§ LORD RANDOLPH CHURCHILL
asked the First Lord of the Treasury, Whether he is aware that, prior to the Inland Revenue Act of 1880, the licensed victuallers of Oxford took out their licences from the University, and paid that body a tax on each licence, and were not charged for their wine licences by the Inland Revenue; and since the Act of 1880 they have been compelled to pay for their licences taxes to the Inland Revenue and to the University; whether the licensed victuallers of Oxford have addressed a memorial to him on the subject; whether a letter received by them, dated December 16, 1880, signed by J. A. Godley, was a reply to that memorial, written under the authority of the First Lord of the Treasury; and, if so, if he would explain how the opinion then expressed in that letter— 416That the charter rights of the Universities were reserved by the Inland Revenue Act 1880, upon full and careful consideration by Parliament,can be sustained, seeing that the Clause in question (No. 48) passed through Committee without any expression of opinion by the Government or by any other Member; and, whether, taking into consideration the serious grievances under which the licensed victuallers of Oxford suffer in having to pay heavy licences to the Inland Revenue and the University, he would endeavour, in the financial arrangement for the coming year, to relieve the licensed victuallers of Oxford from the double impost to which they are subject since the Act of 1880, but to which they were not subject prior to that Act?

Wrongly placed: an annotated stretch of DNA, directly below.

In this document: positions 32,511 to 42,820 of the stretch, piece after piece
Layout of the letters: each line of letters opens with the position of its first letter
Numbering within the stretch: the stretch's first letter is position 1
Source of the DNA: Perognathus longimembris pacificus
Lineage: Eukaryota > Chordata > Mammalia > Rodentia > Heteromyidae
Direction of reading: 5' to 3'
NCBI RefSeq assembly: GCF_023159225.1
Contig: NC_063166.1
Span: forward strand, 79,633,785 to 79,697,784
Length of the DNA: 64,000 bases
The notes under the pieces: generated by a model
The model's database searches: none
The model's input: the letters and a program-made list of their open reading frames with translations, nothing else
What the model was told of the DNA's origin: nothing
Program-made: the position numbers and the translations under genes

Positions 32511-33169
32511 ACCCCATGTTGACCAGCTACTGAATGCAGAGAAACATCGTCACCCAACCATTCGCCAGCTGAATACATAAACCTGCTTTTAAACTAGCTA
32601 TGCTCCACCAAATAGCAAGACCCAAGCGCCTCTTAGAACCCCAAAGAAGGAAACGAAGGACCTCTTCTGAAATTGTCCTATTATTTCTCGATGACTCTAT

I am not surprised at the length of the Question the noble Lord asks, because, although it refers to a very small matter, it is a very complex one, and one which is not easy to explain. The recital in the first part of the Question is not absolutely accurate. It never was the practice of the licensed victuallers of Oxford to take out their licences from the University and to pay that body a tax on each licence. [Lord RANDOLPH CHURCHILL: Wine licence.] Not on licences generally. The University of Oxford has by charter the right to regulate the wine trade in the city of Oxford, which appears to be a very proper and judicious provision, all circumstances considered. At Cambridge there is a similar provision, I think, and that University uses it simply for police and disciplinary purposes, which were evidently the purposes that were originally had in view. But the University of Oxford levies a tax on the sellers of wine to the amount of £2 10s. This, although it is a source of income, must be a very trifling source of income to the University. It is not true that the wine sellers of Oxford are placed under any necessity of paying the Inland Revenue a tax in order to enable them to exercise the trade of selling wine. What is true is this—If they choose also to sell spirits and malt liquors they must then make a payment to the Inland Revenue, which authorizes those who have made it to sell wine as well as spirits and malt liquors. I do not see that there is any reason for the State to interfere in this matter. I own that if I were a licensed victualler 417 in Oxford I should be inclined to endeavour to induce the University to relinquish this very insignificant source of Revenue. It appears to me to be a question rather between them and the University than between the winesellers and the State. With regard to the letter signed by J. A. Godley, I have never seen that letter; but, referring to the Minutes, I find the matter was carefully considered in Committee, and I have no power to deal with it. On the whole, I think the best course for the winesellers at Oxford to adopt is to deal with the University authorities.